OSI is among New York's leading land and park conservation nonprofits. As such, we are, overall, very grateful that with his budget proposal, Governor Cuomo is continuing his park revitalization initiative, improving recreational access, and maintaining a $300 million EPF, as well as his clean water infrastructure program – with a welcome emphasis on source water land conservation.
Throughout our 40-year history, OSI has conserved more than 143,000 acres in New York State. These conservation transactions achieve a variety of goals, including creating and expanding State Parks, Forests and Wildlife Refuges, expanding access to outdoor recreation, protecting habitat, mitigating the effects of climate change and, yes, protecting water sources.
The overall effect on the state park system, alone, has been significant. OSI’s work accounts for more than 10 percent of the state park system’s total acreage of more than 335,000 acres. Throughout the years we were instrumental in the creation of Sterling Forest and Schunnemunk state parks and have more than doubled the size of Minnewaska, Fahnestock, Thacher, and Moreau Lake state parks. OSI has protected the southern hiking gateway to the Adirondack’s High Peaks, and the shores of the Marion Carry, important to the annual 90-miler canoe paddle. On Long Island, we are protecting fragile coastal ecosystems.
And with our Alliance for New York State Parks program, OSI is extending its commitment to public enjoyment of parks through advocacy, private fundraising, and support of public-private endeavors that are adding to the revitalization of New York’s magnificent state park system.
Most recently, OSI joined New York State Parks in creating a new visitor center at Thacher State Park, outside of Albany. While the state completed the building, OSI raised approximately $800,000 in grants and private donations to add state-of-the art exhibits that tell stories of the park’s geological formations, ecology, and rich history, while encouraging continued conservation and stewardship.
I encourage you all make the 25-minute trip from downtown Albany and experience the center’s bat cave and learn how creatures found in the Caribbean seas ended up as fossils in Albany’s Helderberg Escarpment.
Having helped to create and expand the state’s parks and, today, working to improve the overall visitor experience, we enthusiastically welcome the governor’s continued leadership in improving and upgrading state parks through his NY Parks 2020 and his inclusion of a $90 million installment in his proposed budget. This is the sixth year for this unprecedented program, and we are pleased to see a special investment in creating a state park along Jamaica Bay in Brooklyn’s East New York neighborhood.
We are extraordinarily grateful to the governor and the legislature for the renaissance that is underway throughout the system, borne out by another record-setting visitation rate last year. New Yorkers and tourists are loving our parks and that is a great thing for communities and local businesses throughout the state. Similarly, we are happy to see the formula for NY Parks 2020 being extended to DEC properties, through the Adventure NY program, as well as a continuation of the Empire State Trail initiative. In fact, we are pleased to be building an 11-mile stretch of that trail this year in Ulster County.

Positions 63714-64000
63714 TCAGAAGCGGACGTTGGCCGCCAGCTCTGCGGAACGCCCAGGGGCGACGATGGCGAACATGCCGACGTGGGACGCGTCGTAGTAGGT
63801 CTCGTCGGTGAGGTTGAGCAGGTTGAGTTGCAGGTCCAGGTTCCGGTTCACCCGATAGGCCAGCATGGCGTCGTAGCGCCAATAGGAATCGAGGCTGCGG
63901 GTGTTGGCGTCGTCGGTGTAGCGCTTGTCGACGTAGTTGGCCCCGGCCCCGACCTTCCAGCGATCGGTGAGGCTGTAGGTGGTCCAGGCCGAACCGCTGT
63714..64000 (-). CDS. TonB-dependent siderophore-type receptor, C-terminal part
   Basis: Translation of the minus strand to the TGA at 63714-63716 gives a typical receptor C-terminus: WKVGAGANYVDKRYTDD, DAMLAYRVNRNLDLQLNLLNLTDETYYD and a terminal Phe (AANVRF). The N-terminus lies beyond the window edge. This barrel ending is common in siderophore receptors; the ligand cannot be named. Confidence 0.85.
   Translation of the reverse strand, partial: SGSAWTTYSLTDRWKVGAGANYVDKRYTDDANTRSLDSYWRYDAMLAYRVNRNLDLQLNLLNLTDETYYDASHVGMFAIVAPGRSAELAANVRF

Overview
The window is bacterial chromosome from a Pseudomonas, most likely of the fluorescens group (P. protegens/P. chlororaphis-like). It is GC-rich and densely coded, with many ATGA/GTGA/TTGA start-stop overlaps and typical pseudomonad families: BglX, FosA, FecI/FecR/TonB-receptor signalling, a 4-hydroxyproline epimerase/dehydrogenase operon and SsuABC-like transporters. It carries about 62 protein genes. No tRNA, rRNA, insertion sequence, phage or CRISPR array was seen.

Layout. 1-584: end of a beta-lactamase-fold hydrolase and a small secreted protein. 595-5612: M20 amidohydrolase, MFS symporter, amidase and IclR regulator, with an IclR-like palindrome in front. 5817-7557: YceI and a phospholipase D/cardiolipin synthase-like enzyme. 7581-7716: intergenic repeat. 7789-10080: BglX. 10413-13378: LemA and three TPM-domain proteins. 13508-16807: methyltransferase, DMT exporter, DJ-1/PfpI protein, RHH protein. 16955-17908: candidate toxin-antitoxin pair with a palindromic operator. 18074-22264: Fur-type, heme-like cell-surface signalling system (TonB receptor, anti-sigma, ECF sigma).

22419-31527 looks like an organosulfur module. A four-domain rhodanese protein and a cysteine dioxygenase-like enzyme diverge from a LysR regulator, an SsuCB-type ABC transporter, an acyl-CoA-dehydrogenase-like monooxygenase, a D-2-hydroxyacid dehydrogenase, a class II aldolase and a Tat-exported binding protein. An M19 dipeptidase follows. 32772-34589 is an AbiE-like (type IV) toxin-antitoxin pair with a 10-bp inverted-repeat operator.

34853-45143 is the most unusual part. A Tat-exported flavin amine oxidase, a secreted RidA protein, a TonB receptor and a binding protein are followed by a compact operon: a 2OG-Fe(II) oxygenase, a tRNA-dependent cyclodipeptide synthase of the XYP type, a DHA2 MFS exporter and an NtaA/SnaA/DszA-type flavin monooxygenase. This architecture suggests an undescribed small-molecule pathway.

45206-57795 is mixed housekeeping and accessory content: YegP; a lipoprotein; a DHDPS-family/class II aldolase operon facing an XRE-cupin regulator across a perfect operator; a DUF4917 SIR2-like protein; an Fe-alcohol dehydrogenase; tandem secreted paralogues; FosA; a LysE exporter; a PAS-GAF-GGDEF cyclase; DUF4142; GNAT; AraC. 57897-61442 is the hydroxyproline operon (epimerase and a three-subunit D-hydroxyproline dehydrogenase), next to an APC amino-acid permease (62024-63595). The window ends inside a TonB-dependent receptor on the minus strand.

On the operations side of the ledger, this year’s budget, once again, by-and-large freezes State Parks and DEC funding at last year’s levels. For agencies facing increased fixed costs and growing numbers of visitors, it is difficult to maintain confidence that the agencies or the New Yorkers they serve are truly being held harmless.
I am also eager to express enthusiasm for another year of a $300 million EPF, particularly with the myriad of pressures being placed on the state budget from the failings of Washington DC. The Legislature has long been champions of the EPF and we remain grateful to both Houses for your continuing support for the fund and all that it achieves.
Four categories of particular interest to us within the EPF are the Open Space Acquisition funding line, the Municipal Matching Grants pool, the State Land Stewardship Fund and the NYS Parks and Trail Partnership Grant Program. These are important initiatives aimed at expanding and buffering our protected lands, bolstering local and nonprofit park projects, caring for the natural resources within state parks and forests, and strengthening state park friends – and we urge your continued support for each of these items.
We applaud the $300 million total, and welcome a new $500,000 land acquisition entry for community forests – which, as you may know, stem from the nation’s colonial days.
Still, I call your attention to an area of concern within the EPF that requires some scrutiny. As a prominent land conservation organization, OSI is concerned that the proposed amount for land acquisition is reduced– from $36 million to $30 million. While this reduction can be partly attributed to a reduced volume of land projects in agency pipelines, OSI is concerned about gaps in line staff available to efficiently move open space conservation projects.
Before closing, I call your attention to beneficial proposed changes in the tax law to incentivize forest conservation on privately-owned property. We fully support this initiative to strengthen the state’s forests – improving them for climate, wildlife protection, and access for recreation and encouraging smart timber management principles.
In closing, I thank the governor and members of both the Senate and Assembly for working together in support of parks and the environment. Your commitment and effectiveness is setting a new national standard, one that can make all New Yorkers proud.
Thank you for your time and for the work you do to advance the cause of protecting and enhancing New York’s precious environmental and recreational resources.